6 Ways to Get Sharp Hand-Held Photos at Slow Shutter Speeds

The best way to get really sharp photos at slow shutter speeds it to use a tripod. Your second-best bet is to use a monopod. But what if you simply cannot use any such tool? Are you walking away without getting any shot? You shouldn’t, because there are techniques for stabilizing your camera even if you have to hand-hold it.

We all know this situation: You’re in this beautiful place, and you think you’re just about to snap the best images ever. But while you’re setting up your tripod a guy walk up to you explaining (more or less politely) that tripods are not allowed. Luckily, you also have your monopod with you. But you’re told that that’s not an option either. That’s a major bummer.

But instead of just walking away in frustration, how about developing your skills to hand-hold your camera even with slow shutter speeds? This time is well-invested as it will let you walk away with usable images even in situations like the one described above.

The video

In this featured video, Pye Jirsa from slrlounge.com shows you 6 ways to hand-hold your camera and get sharp images anyway.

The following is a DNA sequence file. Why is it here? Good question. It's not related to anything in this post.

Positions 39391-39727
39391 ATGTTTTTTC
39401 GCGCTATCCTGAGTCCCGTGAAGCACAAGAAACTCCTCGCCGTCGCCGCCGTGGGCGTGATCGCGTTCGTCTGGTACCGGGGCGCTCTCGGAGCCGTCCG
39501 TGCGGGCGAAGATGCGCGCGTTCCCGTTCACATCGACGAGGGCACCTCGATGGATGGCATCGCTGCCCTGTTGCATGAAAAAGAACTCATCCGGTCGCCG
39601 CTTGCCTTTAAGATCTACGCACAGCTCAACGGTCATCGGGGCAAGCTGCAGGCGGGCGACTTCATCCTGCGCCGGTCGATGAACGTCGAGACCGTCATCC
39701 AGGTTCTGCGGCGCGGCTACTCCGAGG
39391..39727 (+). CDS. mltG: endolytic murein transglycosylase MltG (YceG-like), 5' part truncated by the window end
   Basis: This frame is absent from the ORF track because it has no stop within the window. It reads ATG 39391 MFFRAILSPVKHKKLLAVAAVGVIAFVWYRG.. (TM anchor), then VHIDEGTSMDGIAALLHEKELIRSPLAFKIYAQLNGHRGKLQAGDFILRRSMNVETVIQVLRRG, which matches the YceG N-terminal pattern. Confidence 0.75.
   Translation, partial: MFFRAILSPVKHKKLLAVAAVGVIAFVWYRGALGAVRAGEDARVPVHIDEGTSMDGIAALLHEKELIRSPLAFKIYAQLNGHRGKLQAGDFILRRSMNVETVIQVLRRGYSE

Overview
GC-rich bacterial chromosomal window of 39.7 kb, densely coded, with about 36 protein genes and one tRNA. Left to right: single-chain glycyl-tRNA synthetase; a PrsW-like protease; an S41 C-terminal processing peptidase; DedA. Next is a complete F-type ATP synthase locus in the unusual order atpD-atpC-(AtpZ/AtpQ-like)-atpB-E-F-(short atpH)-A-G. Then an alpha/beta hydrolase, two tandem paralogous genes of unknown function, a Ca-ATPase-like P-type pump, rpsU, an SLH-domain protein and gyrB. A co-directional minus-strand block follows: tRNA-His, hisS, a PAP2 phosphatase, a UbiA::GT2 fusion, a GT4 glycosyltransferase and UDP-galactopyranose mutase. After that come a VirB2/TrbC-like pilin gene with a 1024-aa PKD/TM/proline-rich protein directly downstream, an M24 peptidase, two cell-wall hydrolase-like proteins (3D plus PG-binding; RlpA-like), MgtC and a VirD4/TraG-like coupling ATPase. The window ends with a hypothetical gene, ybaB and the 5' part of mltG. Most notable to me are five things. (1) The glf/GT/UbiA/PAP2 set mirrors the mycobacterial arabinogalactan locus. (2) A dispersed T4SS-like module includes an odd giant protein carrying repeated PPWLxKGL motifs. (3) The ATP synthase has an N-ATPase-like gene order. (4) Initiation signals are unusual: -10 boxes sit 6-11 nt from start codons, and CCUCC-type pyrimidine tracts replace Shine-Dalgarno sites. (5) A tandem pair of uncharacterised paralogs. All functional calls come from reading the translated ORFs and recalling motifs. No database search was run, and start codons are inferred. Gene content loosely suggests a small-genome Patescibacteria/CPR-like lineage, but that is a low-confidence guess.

How to hold your camera correctly

Need more tips on hand-holding your camera from top pros? Here's another article about this topic.

Summary: In this article, I will share how some professionals go about holding their camera when they are shooting hand-held. [Read more...]

Overview of the techniques

Tip 1: Use your off-hand to stabilize


Tip 2: Find an object to brace against


Tip 3: The elbow shelf


Tip 4: The Super squat


Tip 5: Sit down


Tip 6: Regulate your breathing



There is a variate of techniques out there for stabilizing your camera when you have to shoot hand-held. But bear in mind that you have to practice those techniques before you actually use them in a real shoot. So go out there and practice; find out which technique suits you best and try it out to get accustomed to it.

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5 replies
    • farbspiel
      farbspiel says:

      If that works for all your hand-held shots, good for you. But my experience is that image stabilization has it’s limits. What’s the lowest shutter speed you can hand-hold and get sharp images with this camera?

  1. Les
    Les says:

    Try to lean the camera body up against something stable, or at least more stable than you freeholding it.. eg a doorframe, the side of a building, a fencepole, a lightpole, and take LOTS of shots if possible.., because they may look good on your camera screen, but when you get back to your computer, you see a slight blur.


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